The pros and cons of onshoring, offshoring and nearshoring.
AI is taking the market by storm. It’s everywhere. When you call customer service and end up “speaking” with chatbots or get recommendations based on past buying habits, it’s AI at work. In financial services it’s helping specialists run risk models; enabling telecom to build Self-Optimizing Networks (SONs) that automatically improve network quality based on traffic information; and helping manufacturers predict which medical devices may have defects before they can impact patient health.
In short, AI gives all types of organizations the insight and competitive edge they need to be successful in today’s marketplace. Many years ago, Marc Andreesen famously said that software is eating the world, prompting every company to become a software company. Well, today AI is eating the world and every company will soon become AI driven, but it won’t be an easy task.
It’s Tough To Go It Alone
The barriers to becoming an AI-infused company are high. To compete, companies must hire high-level data scientists to design algorithms enabling AI programs to find patterns in the data, as well as data engineers to aggregate, prepare and manage the vast quantities of data that these programs require. These are labor-intensive and ongoing tasks require a major commitment of time, energy and resources. Rather than being a one-and-done development cycle, data scientists need to continually modify, fine tune and create new algorithms to increase the accuracy of AI programs. And it’s no easy feat to find staff who are experts, given the global shortage of data scientists and data engineers.
Companies undertaking AI for image recognition programs have the added task of obtaining and managing crowds of people to identify images. While there are public datasets of images available, private crowds are more accurate and reliable, but can be time-consuming for most companies to handle, as well as a major distraction that can take them away from their core businesses.
Additionally, handling AI development in house requires a major investment in infrastructure. Advanced and expensive GPU processors are required to crunch the massive amount of data that is required – a costly undertaking for many organizations.
Given all of these challenges, it makes sense for most companies to outsource AI development and fortunately there are AI experts available to handle the job. The question is how to select the right outsourcing model - onshoring, offshoring or nearshoring.
Here are the different types of service providers and what they offer:
These service providers are located in the same country as their customers and usually on the mainland. While they share the same language, customs and business understanding, which help increase the accuracy and impact of AI programs, their services are typically available at a premium price of about 30 to 50% higher than offshorers and nearshorers.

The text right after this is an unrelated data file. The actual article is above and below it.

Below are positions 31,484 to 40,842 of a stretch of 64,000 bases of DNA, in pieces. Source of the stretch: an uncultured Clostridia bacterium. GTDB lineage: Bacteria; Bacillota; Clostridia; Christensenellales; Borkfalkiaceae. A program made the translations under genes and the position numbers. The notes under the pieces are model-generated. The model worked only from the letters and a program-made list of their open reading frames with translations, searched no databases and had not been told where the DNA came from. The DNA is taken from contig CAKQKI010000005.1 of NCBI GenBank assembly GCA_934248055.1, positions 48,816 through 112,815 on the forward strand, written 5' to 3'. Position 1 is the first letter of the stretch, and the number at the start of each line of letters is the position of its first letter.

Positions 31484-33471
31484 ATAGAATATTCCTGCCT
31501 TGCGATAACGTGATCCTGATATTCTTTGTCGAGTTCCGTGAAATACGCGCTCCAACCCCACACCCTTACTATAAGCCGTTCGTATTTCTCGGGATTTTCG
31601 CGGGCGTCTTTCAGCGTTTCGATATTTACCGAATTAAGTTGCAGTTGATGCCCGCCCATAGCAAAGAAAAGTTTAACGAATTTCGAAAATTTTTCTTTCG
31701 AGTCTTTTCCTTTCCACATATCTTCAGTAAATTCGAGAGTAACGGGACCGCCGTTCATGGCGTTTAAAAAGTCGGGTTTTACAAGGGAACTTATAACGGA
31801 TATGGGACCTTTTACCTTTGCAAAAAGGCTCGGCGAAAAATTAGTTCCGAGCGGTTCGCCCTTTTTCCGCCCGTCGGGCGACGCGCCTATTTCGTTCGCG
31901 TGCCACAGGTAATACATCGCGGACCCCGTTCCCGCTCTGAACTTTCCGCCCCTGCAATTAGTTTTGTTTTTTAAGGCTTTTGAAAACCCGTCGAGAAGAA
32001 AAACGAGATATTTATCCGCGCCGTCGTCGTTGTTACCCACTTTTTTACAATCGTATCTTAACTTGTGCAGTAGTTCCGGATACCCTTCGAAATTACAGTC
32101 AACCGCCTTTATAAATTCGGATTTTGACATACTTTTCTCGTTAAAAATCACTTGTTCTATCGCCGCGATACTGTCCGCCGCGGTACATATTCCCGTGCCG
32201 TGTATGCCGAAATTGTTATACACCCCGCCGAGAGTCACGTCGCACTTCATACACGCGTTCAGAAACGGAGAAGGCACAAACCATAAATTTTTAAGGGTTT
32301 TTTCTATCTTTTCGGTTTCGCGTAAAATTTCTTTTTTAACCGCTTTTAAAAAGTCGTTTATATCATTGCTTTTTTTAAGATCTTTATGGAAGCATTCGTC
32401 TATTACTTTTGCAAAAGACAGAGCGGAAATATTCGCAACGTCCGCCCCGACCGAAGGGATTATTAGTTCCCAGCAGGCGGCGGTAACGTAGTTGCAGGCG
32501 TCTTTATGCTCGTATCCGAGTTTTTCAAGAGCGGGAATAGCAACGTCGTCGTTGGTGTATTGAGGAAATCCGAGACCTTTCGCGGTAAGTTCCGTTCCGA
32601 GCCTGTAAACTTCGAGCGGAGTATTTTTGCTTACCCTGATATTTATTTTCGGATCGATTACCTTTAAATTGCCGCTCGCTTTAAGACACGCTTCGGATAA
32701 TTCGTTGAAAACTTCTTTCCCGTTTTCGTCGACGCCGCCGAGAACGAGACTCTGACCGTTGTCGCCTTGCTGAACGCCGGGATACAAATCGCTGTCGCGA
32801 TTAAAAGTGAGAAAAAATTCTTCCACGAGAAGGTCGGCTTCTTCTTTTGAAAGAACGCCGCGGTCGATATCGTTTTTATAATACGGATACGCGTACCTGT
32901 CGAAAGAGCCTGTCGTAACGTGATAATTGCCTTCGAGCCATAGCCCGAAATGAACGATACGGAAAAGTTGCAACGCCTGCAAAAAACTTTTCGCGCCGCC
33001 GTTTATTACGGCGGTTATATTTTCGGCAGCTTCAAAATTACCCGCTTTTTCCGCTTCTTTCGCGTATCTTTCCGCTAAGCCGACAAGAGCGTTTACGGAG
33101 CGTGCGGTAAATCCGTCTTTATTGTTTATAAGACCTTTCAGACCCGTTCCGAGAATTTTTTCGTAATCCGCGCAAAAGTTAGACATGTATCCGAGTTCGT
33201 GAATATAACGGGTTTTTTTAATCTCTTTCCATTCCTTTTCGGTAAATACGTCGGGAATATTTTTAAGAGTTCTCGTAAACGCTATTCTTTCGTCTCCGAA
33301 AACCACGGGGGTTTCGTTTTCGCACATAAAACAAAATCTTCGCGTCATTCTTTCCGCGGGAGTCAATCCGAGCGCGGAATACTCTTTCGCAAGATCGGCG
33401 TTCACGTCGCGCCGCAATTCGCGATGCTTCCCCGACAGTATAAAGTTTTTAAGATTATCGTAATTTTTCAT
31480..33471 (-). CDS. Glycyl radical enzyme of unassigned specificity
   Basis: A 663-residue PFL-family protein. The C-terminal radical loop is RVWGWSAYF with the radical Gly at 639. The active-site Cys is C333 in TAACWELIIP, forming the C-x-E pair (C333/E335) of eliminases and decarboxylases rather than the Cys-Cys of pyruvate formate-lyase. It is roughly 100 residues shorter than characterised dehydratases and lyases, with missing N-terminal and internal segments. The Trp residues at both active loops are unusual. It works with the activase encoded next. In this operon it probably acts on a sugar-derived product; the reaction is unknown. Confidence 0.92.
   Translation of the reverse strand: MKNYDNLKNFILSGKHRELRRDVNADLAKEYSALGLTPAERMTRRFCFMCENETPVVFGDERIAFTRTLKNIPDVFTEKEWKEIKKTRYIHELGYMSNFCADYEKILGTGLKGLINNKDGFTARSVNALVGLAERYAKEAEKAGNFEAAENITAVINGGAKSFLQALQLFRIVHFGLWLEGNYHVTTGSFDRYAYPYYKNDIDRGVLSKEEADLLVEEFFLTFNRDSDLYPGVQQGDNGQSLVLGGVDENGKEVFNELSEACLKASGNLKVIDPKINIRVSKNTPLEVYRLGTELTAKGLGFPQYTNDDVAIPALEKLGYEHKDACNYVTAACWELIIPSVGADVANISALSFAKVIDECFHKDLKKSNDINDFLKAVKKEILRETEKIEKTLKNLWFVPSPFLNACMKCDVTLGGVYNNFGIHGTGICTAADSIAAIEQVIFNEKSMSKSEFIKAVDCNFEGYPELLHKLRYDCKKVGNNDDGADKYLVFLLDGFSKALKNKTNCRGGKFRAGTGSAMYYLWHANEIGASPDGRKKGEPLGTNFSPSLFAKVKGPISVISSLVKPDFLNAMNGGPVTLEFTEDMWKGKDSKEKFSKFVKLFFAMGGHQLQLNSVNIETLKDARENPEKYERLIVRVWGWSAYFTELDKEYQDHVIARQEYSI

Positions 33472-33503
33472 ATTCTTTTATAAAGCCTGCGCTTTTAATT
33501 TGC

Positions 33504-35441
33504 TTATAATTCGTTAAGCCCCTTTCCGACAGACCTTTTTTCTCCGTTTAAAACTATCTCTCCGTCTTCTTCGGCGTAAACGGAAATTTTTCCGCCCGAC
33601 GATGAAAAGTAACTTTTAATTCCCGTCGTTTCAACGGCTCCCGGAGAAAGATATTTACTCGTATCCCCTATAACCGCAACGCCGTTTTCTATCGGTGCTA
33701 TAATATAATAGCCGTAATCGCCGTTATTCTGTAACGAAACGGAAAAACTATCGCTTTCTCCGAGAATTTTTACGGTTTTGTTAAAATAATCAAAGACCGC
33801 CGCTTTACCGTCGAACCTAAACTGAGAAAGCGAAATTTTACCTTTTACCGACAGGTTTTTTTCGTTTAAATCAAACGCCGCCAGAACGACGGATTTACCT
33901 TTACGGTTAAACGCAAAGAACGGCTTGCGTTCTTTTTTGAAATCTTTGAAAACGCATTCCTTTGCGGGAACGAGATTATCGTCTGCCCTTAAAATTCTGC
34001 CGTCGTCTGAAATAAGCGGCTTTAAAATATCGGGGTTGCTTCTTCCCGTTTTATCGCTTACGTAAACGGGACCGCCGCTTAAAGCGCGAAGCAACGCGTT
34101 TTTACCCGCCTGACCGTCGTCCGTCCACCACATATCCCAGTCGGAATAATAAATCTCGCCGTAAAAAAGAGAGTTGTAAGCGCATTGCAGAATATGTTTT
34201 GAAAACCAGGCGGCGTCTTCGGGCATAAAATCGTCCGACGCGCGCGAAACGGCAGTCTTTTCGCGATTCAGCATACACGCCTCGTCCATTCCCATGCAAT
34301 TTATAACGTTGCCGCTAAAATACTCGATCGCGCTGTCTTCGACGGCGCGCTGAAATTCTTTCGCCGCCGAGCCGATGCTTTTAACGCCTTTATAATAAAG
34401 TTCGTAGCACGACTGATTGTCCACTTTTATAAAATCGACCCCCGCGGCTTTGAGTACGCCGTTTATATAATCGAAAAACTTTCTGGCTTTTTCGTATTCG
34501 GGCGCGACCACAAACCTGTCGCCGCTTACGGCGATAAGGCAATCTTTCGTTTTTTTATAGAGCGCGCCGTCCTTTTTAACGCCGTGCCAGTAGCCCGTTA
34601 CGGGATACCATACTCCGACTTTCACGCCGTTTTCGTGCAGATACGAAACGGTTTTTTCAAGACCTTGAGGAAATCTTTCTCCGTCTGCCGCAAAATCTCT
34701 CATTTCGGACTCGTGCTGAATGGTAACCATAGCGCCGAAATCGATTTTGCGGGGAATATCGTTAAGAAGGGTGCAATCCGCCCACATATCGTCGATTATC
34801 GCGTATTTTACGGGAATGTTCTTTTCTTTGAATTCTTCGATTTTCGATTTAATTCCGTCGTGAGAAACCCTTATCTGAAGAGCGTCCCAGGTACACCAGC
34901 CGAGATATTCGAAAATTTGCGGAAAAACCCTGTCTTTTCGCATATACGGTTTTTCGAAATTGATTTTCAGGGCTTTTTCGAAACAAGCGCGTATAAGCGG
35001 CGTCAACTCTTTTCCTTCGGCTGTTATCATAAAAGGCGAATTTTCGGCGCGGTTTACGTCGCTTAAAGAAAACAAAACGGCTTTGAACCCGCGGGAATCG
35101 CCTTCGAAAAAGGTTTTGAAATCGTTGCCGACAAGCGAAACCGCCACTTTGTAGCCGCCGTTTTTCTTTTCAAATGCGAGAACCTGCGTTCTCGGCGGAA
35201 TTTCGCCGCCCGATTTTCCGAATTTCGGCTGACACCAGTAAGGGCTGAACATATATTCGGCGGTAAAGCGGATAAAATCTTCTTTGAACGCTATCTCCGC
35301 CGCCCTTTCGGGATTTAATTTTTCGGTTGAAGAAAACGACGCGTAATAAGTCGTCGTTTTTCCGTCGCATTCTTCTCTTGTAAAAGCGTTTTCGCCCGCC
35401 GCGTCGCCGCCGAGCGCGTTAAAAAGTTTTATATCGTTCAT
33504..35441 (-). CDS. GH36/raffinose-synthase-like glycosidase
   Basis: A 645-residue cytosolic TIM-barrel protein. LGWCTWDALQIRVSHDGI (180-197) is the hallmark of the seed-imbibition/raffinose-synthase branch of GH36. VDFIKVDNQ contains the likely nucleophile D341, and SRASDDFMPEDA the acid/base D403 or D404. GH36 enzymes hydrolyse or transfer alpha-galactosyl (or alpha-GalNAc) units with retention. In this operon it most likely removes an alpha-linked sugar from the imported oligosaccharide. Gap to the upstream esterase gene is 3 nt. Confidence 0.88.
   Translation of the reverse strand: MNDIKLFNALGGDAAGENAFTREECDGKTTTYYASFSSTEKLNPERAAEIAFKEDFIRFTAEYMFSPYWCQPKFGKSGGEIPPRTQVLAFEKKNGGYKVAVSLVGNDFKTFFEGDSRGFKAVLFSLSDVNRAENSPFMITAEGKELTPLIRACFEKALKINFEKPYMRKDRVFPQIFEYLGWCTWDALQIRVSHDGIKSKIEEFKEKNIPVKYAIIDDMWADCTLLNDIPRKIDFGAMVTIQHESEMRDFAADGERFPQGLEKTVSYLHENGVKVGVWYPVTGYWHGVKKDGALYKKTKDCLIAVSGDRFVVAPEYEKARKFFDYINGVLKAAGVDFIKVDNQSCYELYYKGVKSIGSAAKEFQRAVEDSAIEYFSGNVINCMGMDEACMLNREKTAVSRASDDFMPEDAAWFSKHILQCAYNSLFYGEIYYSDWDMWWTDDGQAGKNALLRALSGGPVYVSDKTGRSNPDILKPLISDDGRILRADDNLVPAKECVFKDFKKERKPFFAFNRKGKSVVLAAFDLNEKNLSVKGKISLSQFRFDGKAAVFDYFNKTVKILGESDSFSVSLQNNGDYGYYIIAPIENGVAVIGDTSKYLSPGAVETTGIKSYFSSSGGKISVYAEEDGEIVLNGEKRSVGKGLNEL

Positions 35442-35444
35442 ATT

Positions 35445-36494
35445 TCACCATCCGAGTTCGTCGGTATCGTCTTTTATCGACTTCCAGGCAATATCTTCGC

Traditional Offshoring Providers
One of the benefits of using offshorers is the cost savings. However, because these organizations are located in other countries, typically very far away from their customers, it could impact effective collaboration. And when it comes to AI, the challenge is in finding a provider who not only has highly skilled data scientists who are experienced AI developers, but who also can address specific, isolated business problems that are important to companies and the highly nuanced, targeted cultural requirements that AI entails.
Nearshorers, are located close to the shores of their customers – in this case U.S. firms – offer similar cost advantages as offshorers, which are about 30 to 50% lower than onshorers, as well as the added benefit of proximity. They are typically on the same time zones as their customers, making them more readily available for onsite meetings and enabling better communication. Because they are located close to the U.S. they often can understand the language and customs better than offshorers, which helps them develop AI programs that better address the business needs of their customers and chatbots that can mimic actual conversations.
One way to have the best of both worlds – the knowledge and business understanding of onshoring and the cost benefits of nearshoring – is to nearshore to a U.S. Territory, such as Puerto Rico or the U.S. Virgin Islands. The proximity to mainland U.S. makes these ideal locations for nearshoring. In addition, one of the added benefits of nearshoring to these locations is that the residents are U.S. citizens, making them eligible to work on defense and other classified activities that are restricted to U.S. citizens. Also, because there is no need for passports or visas, these nearshorers can easily visit mainland U.S. customers as needed on a moment’s notice.
Because the workers in Puerto Rico and the U.S. Virgin Islands are U.S. citizens, they share the same language, culture and work ethic as their customers, making it easy for them to collaborate and deliver on expectations. These service providers have highly skilled staff – including many graduates from mainland U.S. universities – and offer technical expertise on par with other U.S. professionals.
AI will soon eat the world and if companies don’t rise quickly to meet the challenge, they could become consumed. Fortunately, there are several routes to fast track AI initiatives – and the best ones are closer than you think.